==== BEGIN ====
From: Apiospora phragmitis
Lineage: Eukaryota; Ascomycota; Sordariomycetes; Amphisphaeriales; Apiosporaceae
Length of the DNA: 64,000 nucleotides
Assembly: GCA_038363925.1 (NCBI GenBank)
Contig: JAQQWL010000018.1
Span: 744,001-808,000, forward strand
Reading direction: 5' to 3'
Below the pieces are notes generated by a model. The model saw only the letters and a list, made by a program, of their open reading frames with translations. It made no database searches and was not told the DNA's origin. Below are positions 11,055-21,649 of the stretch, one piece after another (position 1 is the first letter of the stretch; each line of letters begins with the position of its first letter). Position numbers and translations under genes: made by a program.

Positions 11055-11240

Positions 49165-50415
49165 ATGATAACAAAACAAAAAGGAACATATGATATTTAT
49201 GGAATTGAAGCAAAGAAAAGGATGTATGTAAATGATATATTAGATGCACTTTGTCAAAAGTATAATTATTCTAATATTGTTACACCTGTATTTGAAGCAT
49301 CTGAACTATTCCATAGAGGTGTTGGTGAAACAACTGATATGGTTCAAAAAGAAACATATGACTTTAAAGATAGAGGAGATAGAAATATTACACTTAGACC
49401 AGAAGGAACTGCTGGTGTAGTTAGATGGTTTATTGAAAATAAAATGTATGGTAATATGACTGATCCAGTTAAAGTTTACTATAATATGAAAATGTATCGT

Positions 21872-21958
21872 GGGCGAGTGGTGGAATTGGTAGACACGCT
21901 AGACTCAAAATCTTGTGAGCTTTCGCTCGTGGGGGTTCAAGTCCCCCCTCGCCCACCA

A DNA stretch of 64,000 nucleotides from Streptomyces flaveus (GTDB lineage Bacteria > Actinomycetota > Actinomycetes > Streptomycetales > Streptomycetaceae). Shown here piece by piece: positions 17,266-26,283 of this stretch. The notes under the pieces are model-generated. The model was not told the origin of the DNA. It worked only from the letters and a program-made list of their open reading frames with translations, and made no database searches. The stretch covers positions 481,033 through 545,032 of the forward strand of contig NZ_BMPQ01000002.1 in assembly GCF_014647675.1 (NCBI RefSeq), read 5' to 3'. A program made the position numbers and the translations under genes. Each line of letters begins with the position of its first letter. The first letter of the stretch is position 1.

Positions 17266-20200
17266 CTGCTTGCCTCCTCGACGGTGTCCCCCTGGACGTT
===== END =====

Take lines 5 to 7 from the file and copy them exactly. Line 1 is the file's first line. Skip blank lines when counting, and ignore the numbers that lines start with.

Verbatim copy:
Contig: JAQQWL010000018.1
Span: 744,001-808,000, forward strand
Reading direction: 5' to 3'